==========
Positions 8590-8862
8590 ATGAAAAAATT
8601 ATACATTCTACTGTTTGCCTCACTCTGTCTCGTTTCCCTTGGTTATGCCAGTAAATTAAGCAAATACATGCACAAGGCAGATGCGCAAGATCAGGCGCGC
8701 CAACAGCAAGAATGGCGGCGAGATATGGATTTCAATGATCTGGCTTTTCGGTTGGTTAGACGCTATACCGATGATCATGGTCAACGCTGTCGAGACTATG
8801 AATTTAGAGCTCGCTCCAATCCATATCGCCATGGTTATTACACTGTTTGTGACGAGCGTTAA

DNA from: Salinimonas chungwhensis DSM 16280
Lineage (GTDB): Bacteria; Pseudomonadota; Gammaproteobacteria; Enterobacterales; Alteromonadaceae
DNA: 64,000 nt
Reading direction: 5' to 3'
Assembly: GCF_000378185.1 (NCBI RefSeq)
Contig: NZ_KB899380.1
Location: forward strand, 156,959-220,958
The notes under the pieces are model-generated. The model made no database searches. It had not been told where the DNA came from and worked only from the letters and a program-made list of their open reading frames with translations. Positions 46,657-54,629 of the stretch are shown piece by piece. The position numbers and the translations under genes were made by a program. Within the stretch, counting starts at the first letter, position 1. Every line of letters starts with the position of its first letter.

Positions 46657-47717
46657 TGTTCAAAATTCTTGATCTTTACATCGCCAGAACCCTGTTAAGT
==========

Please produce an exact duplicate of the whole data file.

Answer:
Positions 8590-8862
8590 ATGAAAAAATT
8601 ATACATTCTACTGTTTGCCTCACTCTGTCTCGTTTCCCTTGGTTATGCCAGTAAATTAAGCAAATACATGCACAAGGCAGATGCGCAAGATCAGGCGCGC
8701 CAACAGCAAGAATGGCGGCGAGATATGGATTTCAATGATCTGGCTTTTCGGTTGGTTAGACGCTATACCGATGATCATGGTCAACGCTGTCGAGACTATG
8801 AATTTAGAGCTCGCTCCAATCCATATCGCCATGGTTATTACACTGTTTGTGACGAGCGTTAA

DNA from: Salinimonas chungwhensis DSM 16280
Lineage (GTDB): Bacteria; Pseudomonadota; Gammaproteobacteria; Enterobacterales; Alteromonadaceae
DNA: 64,000 nt
Reading direction: 5' to 3'
Assembly: GCF_000378185.1 (NCBI RefSeq)
Contig: NZ_KB899380.1
Location: forward strand, 156,959-220,958
The notes under the pieces are model-generated. The model made no database searches. It had not been told where the DNA came from and worked only from the letters and a program-made list of their open reading frames with translations. Positions 46,657-54,629 of the stretch are shown piece by piece. The position numbers and the translations under genes were made by a program. Within the stretch, counting starts at the first letter, position 1. Every line of letters starts with the position of its first letter.

Positions 46657-47717
46657 TGTTCAAAATTCTTGATCTTTACATCGCCAGAACCCTGTTAAGT